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ABS435 - Play-based teaching and learning approaches and the development of freedom

1.3 Learning, knowledge and agency
11:40 AM, Tuesday 29 Aug 2017 (20 minutes)
Midday Meal   12:00 PM to 01:30 PM (1 hour 30 minutes)
Play, within a cultural-historical perspective, can be characterized as a joint activity that is socially constructed in which participants “play out” an imaginary situation, taking on roles and developing scripts that externalize their conceptual understanding of the world and themselves in the rules they negotiate for action. In playing the imaginary situation of going to the doctor, for example, there are rules about how a doctor acts in relation to the patient (and vice versa) and the types of material tools and conceptual tools used in the practice of medicine.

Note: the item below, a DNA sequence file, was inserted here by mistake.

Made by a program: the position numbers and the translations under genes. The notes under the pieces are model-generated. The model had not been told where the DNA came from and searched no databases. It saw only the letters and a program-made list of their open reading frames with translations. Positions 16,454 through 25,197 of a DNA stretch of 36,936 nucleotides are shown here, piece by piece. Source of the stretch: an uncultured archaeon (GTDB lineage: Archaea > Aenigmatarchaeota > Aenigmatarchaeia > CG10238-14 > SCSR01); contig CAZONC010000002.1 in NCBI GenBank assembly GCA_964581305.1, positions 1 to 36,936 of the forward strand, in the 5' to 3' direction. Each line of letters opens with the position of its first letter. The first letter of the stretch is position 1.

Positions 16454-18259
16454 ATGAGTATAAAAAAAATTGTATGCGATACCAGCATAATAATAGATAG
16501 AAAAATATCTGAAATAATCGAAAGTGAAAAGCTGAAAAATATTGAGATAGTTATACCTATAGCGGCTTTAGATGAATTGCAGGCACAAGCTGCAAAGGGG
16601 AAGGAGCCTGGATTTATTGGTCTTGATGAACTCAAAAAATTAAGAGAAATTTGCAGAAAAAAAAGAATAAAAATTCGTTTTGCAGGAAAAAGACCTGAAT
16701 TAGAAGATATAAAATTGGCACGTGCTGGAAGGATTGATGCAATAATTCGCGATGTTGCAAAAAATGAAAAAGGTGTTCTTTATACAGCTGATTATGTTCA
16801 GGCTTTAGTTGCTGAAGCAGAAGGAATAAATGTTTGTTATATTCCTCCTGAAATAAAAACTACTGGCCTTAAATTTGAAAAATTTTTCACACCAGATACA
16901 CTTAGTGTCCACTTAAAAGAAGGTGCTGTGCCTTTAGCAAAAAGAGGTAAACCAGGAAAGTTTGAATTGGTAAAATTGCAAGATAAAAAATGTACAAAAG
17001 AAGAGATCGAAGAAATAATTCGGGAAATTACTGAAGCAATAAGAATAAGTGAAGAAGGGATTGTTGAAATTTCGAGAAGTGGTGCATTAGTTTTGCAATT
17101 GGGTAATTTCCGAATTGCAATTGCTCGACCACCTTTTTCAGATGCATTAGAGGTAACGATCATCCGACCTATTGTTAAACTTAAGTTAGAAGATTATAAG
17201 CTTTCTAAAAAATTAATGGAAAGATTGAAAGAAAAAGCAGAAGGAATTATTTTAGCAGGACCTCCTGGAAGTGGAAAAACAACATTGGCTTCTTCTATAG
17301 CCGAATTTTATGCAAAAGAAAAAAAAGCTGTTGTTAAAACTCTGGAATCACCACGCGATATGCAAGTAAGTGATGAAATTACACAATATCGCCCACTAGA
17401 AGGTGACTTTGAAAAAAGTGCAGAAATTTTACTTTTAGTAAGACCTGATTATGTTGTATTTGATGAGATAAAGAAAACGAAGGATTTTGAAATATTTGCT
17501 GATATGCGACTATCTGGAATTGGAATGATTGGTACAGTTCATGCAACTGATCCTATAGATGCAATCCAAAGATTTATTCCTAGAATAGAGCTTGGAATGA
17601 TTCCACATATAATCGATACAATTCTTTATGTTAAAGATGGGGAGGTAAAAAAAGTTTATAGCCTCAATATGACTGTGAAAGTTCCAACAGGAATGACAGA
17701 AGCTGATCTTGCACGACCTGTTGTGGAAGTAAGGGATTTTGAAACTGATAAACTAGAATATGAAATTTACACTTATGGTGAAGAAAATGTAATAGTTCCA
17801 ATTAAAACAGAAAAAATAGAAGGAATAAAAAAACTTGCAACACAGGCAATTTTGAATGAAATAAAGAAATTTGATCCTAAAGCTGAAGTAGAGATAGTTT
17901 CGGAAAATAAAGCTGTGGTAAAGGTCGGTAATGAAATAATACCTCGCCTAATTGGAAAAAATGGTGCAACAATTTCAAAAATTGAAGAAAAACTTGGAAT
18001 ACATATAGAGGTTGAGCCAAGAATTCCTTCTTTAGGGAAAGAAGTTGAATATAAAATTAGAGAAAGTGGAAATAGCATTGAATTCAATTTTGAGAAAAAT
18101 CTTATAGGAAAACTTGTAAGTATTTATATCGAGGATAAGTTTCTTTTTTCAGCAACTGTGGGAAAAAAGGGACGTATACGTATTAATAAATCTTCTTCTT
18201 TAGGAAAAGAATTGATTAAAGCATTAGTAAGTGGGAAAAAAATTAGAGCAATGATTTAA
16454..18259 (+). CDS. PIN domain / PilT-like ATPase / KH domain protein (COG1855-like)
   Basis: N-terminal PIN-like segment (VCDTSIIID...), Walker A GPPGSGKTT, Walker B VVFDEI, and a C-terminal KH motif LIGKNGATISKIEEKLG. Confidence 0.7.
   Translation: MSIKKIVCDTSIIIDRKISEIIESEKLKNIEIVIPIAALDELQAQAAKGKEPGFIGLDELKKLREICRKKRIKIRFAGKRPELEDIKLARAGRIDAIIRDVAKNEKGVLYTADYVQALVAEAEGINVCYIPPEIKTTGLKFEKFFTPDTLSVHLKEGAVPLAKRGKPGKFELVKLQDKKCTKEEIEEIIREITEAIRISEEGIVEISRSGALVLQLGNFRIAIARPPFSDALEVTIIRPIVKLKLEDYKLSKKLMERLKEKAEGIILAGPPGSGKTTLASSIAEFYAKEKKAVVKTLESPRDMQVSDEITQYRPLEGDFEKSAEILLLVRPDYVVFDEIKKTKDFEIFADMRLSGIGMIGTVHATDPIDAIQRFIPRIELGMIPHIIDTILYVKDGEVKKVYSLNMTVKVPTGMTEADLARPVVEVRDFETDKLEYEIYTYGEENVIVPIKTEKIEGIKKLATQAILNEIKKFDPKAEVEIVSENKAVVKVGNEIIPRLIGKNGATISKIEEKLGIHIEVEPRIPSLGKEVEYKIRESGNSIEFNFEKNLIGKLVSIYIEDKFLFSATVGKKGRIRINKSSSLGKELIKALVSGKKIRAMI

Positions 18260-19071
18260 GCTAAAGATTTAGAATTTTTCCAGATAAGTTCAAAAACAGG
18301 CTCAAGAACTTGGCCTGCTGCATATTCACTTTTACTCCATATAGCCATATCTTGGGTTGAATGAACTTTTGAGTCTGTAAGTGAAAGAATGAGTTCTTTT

Meaning is at the heart of play from a Vygotskian perspective. Vygotsky argued that “meaning predominates in play” (Vygotsky, 1978, 101), whereas the opposite is true in reality. As such, play participants act more consciously with the conceptual meaning that constitutes the rules for action in the imaginary situation. This focus on meaning, on how one’s conceptual knowledge is actualized in play, is key to human learning and development. Meaning making is central in play and its potential for expanding and deepening children’s understanding of the world and themselves through it, is not only developmental in the intellectual sense, it develops human freedom. 
This oral paper explores how play-based teaching and learning approaches develop freedom, drawing upon the work of Vygotsky, Fleer, Van Oers, Bodrova, Derry, Brandom, and Spinoza, amongst others. 
University College Longon (UCL)